On Sept. 20, SEC Chairman John Clayton announced that Wall Street’s watchdog, the Securities and Exchange Commission (SEC), was the victim of a cyber hack in 2016. In what ironically amounts to the SEC’s first significant disclosure of its own cybersecurity risks, Clayton stated: “In certain cases, threat actors have managed to access or misuse our systems.” According to Clayton, “[i]n August 2017, the Commission learned that an incident previously detected in 2016 may have provided the basis for illicit gain through trading.”
Hackers apparently exploited a weakness in the SEC’s Electronic Data Gathering, Analysis and Retrieving (EDGAR) system. EDGAR houses financial records for all of the companies listed on stock exchanges in the United States – including domestic and foreign securities issuers and some companies with publicly traded debt. Such data, says cybersecurity expert Morgan Wright, could have allowed hackers to manipulate markets and put upwards of $1 trillion in assets at risk by manipulating markets.
The SEC’s announcement is particularly ironic in light of the fact that, in 2011, the SEC’s Division of Corporation Finance (Corp Fin) issued guidance to registrants regarding the need for, and how to think about, risk disclosures arising from cyberattacks. According to Corp Fin, as of 2011, the SEC had “observed an increased level of attention focused on cyber attacks that include, but are not limited to, gaining unauthorized access to digital systems for purposes of misappropriating assets or sensitive information.” Based on this, the risks associated with such attacks (particularly to businesses with a significant online presence), and the costs associated with defending against and remediating the impact of cyberattacks, Corp Fin prescribed certain measures intended to ensure that the investing public understands the true costs of cyber crime.
Corp Fin predicated its guidance on the idea that “registrants should consider the probability of cyber incidents occurring and the quantitative and qualitative magnitude of those risks, including the potential costs and other consequences resulting from misappropriation of assets or sensitive information, corruption of data or operational disruption.” In plain English, the higher the probability of a cyberattack that would have significant affects on a business, the greater the certainty that a registrant should disclose that information to its investors. And, the greater the likelihood that the registrant should be spending money (and disclosing the magnitude of such expenses, if material) to address those cyber risks.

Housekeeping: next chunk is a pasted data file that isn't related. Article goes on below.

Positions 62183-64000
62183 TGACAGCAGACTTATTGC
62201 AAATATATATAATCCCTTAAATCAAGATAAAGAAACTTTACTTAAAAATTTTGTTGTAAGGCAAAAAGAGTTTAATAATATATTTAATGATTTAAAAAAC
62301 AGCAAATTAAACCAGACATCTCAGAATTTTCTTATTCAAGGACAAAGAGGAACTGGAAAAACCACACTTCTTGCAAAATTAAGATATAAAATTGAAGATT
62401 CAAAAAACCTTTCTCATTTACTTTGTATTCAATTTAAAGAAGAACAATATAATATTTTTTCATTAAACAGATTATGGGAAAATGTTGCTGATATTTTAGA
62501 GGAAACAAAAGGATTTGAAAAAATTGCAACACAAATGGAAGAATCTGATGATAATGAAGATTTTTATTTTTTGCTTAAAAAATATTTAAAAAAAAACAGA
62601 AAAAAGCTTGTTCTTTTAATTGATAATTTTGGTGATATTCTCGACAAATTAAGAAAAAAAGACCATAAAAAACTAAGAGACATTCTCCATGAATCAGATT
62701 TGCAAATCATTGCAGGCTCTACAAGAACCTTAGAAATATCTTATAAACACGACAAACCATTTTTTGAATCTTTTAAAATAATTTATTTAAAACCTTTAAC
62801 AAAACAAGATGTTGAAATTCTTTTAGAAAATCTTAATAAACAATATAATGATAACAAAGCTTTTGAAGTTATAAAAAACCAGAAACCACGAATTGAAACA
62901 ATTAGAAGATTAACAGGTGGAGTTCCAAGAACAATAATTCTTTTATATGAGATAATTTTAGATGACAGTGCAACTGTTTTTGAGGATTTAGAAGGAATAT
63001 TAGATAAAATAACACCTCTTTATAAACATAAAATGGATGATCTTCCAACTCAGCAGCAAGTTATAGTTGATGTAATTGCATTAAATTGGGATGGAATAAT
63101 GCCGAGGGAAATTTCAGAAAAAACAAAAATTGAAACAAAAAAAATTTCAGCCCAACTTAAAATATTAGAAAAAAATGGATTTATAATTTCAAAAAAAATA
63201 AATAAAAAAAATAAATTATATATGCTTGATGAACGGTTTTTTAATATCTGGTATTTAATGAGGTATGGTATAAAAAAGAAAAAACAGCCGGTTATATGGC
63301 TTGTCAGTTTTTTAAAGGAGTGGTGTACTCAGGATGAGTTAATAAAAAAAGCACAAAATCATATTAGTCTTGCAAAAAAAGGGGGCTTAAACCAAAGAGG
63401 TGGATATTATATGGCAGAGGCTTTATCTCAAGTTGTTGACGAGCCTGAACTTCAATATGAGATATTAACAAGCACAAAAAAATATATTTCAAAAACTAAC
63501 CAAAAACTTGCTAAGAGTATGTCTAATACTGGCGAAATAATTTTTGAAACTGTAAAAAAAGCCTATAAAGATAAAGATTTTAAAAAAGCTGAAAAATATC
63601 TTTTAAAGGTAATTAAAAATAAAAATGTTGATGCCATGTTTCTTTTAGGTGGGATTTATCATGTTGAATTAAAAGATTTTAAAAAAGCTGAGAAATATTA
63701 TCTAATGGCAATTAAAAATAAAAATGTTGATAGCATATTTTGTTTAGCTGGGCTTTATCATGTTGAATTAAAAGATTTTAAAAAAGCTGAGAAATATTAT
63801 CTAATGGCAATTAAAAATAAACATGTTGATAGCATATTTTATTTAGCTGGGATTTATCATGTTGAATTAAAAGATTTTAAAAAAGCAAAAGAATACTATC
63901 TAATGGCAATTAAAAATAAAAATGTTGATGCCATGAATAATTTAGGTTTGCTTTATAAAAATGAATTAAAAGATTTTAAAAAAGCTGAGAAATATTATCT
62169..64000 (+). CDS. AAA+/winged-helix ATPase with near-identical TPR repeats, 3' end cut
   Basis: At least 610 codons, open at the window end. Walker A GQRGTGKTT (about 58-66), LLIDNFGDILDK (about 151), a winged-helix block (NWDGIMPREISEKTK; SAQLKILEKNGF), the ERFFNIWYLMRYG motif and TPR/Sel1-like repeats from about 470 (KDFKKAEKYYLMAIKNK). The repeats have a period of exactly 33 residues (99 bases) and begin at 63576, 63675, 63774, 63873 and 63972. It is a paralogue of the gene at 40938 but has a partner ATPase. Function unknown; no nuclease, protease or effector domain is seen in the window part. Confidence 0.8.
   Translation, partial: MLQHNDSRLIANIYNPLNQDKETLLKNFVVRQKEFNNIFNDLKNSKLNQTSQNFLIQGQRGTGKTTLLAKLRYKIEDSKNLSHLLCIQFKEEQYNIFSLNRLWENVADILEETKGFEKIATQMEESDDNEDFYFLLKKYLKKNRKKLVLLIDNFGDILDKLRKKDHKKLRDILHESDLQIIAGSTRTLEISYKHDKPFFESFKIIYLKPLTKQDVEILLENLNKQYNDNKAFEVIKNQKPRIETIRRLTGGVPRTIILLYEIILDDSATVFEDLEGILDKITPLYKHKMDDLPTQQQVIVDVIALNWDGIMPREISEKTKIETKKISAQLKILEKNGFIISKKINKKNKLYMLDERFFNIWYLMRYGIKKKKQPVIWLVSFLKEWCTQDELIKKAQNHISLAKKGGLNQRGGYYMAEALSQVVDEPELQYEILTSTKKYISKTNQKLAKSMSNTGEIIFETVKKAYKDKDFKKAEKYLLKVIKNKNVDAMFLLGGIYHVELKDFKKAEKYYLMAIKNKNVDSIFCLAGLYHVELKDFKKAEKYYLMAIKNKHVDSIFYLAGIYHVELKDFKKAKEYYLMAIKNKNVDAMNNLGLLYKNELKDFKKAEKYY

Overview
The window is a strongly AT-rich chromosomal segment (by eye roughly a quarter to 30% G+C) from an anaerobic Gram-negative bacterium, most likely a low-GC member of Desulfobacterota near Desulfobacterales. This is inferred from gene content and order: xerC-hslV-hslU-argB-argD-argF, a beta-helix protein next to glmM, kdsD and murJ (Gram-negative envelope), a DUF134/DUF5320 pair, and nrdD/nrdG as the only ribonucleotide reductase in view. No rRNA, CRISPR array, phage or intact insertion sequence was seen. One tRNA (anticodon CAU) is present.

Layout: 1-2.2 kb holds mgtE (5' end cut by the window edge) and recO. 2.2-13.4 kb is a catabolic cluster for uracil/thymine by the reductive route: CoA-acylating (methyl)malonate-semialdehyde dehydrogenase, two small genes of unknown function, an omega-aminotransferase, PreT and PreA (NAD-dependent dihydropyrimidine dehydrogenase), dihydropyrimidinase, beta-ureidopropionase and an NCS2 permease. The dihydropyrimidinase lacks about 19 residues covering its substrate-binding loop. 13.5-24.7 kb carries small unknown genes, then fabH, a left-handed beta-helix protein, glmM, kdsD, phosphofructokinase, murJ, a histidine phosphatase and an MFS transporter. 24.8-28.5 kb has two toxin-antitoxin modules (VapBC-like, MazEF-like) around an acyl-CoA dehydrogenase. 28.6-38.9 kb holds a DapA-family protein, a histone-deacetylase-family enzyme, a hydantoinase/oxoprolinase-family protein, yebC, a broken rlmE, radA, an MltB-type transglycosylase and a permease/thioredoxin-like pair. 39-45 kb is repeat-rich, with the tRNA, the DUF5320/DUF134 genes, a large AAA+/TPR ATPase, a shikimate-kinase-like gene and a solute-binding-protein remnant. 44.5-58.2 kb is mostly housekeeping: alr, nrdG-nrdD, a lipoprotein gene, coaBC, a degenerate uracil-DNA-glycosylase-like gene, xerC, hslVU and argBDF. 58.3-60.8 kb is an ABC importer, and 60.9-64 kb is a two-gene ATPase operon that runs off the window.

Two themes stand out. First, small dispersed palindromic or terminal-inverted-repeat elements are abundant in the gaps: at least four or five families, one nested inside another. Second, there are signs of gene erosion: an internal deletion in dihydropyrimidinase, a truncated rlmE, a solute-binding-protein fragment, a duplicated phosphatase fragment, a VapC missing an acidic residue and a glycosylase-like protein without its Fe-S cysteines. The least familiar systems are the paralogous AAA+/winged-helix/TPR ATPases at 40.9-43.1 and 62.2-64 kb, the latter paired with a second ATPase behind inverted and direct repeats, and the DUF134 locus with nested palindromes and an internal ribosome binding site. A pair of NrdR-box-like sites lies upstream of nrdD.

Under appropriate circumstances, Corp Fin recommended that registrants consider a disclosure of the “aspects of the registrant’s business or operations that give rise to material cybersecurity risks and the potential costs and consequences” and even “[r]isks related to cyber incidents that may remain undetected for an extended period.” It also noted that this assessment should be ongoing, particularly in light of increased risk from ever-changing cyberattacks.
Corp Fin’s guidance may be nothing more than varnish on Regulation S-K, which provides an in-depth analysis of what registrants need to include when filing forms under the Securities Act of 1933, the Exchange Act of 1934, and the Energy Policy and Conservation Act of 1975. But, because 2017 has seen an inordinate number of cyberattacks, details of which can be read in USA Today, The New York Times and Wired, now may be a good time for any company (whether a registrant with the SEC or not) to revisit its cybersecurity conventions.
Indeed, in the past several weeks, Equifax, one of the “big three” credit reporting agencies, also announced that its site had been hacked. The cyberattack at Equifax exposed 124 million people’s personal identifying information to misappropriation. And, yet, Equifax waited nearly five weeks to disclose the hack to the public – potentially in violation of Reg S-K and the Corp Fin guidance. To compound matters, after the hack was discovered, several Equifax executives sold Equifax stock before the issue was disclosed, a typical no-no under the securities laws.
Is the SEC investigating Equifax? Given the appearance of insider trading, it is quite likely. Will the Equifax issue put more scrutiny on the work registrants are doing to protect from cyberattacks? Most certainly. In the wake of the Equifax breach and the SEC’s own humiliating data breach, it is time for SEC registrants (and other companies with an internet presence and a general concern for business continuity) to consider taking a closer look at their cybersecurity measures. This is particularly true given that both Equifax and the SEC had been at risk for months before the breach was identified. And, now, if for no other reason than to deflect from its own troubles, the SEC is most certainly watching.